ATK 12.2.2 is released to give users access to one new feature (charged electrodes), a performance and quality update to another one (complex band structure), and a few small bug fixes.
For more details on ATK 12.2, see the original 12.2 release letter and the ATK 12.2.1 release notes.
ATK 12.2.2 introduces the possibility to use charged electrodes. It was already earlier been possible to simulate charged bulk cell, but the electrode calculators didn't pick up the keyword. Now they do, and this means you can add a positive or negative charge to the electrodes to simulate doping.
Doping can of course be simulated by just replacing e.g. a Si atom by P, but the resulting doping concentration becomes unreasonably high. In order to obtain realistic doping level one would have to use a very large simulation cell, which wouldn't be tractable for DFT and perhaps not even tight-binding. The effect of doping is to shift the Fermi level, such that the thermal occupation probability of electrons in the conduction band states (or, for acceptors, holes in the valence band) increases. The Fermi level shift is also the effect obtained when the a bulk cell is charged, and thus a substitute method to simulate doping is to add a small charge to the electrode cells. Since the charge can be specified as any floating point number, you can effectively add 0.001 or 0.01 electrons (or holes) to the electrode cell, which brings the doping concentration - and the Fermi level shift - to realistic levels.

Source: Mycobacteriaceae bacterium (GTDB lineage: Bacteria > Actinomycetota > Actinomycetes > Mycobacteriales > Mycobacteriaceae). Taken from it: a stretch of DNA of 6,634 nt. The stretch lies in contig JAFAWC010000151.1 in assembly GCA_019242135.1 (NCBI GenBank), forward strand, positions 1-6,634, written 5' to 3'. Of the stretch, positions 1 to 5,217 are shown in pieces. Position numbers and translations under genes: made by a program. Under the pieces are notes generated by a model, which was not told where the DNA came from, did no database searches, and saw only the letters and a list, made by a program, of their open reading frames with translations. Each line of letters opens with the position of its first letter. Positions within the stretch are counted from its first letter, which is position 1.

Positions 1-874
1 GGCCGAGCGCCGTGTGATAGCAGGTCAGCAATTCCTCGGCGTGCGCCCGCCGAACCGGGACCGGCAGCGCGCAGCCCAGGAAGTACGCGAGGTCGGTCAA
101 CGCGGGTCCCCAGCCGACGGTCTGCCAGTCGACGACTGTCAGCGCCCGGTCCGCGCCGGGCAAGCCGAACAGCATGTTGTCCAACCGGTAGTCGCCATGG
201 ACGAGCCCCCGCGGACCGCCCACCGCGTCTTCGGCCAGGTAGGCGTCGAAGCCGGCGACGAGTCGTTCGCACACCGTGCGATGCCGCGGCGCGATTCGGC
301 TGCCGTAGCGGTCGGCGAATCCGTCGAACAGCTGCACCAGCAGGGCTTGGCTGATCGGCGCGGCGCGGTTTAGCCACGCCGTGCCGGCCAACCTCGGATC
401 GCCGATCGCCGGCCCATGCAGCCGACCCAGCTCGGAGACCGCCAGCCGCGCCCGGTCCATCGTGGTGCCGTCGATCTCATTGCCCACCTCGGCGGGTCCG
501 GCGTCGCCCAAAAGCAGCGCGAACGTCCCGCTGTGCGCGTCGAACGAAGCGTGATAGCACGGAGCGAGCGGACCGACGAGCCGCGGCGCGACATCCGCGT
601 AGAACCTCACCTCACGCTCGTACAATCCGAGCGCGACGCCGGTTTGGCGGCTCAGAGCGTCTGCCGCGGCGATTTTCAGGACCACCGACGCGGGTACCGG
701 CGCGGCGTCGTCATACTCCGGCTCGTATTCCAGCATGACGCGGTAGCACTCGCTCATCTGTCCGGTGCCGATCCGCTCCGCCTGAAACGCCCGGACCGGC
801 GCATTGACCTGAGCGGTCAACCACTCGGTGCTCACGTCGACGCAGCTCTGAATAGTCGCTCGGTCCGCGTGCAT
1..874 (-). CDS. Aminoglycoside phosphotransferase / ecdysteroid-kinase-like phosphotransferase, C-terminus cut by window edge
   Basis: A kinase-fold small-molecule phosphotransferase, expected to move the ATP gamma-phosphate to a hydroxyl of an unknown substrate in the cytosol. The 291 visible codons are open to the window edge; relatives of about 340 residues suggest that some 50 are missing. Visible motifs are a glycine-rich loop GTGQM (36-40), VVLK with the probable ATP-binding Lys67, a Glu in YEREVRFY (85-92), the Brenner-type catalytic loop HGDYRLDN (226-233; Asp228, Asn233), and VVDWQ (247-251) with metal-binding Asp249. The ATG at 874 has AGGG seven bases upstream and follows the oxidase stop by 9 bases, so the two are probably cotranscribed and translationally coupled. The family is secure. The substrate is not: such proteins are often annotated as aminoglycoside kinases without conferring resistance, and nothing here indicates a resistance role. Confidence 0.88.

Complex band structure
- The capabiulity of ATK to compute the complex band structure of a material, in a particular crystal direction, has been around for a while, but the new implementation introduced in ATK 12.2.2 is faster and doesn't involve any internal repetition of the cell, and thus there is no zone folding of the results which therefore are easier to interpret. We will soon publish a tutorial showing how to use this feature.
Krylov self energy method
The Krylov method for computing the electrode self energies is very fast, and unique to ATK. It is however an approximation, and sometimes it fails - in particular when there are no propagating states at a particular energy. ATK will then (as of version 12.2.0) revert to the Direct method, which also since 12.2 is the default method. It was however noticed that when this occurred, the Krylov results for higher energies could come out wrong. This is now fixed.
Since the Krylov method can be up to 10x faster than the Direct method, it is definitely well worth trying it. If you don't see problems with negative transmission (which can occur, due to the approximations made), then you can trust the results, but to be absolutley sure it's a good idea to try e.g. the zero-bias spectrum for a smaller number of k-points and energy points, just to see that Direct and Krylov agree for your particular system.
Minor other updates
- ExpressionSelect now (properly) supports operators "<=", ">=" and "!=". Update to version 1.2 via the AddOn Manager, if you don't want to install 12.2.2.
- Fixed a small issue with Hotbit on-site parameter file parsing.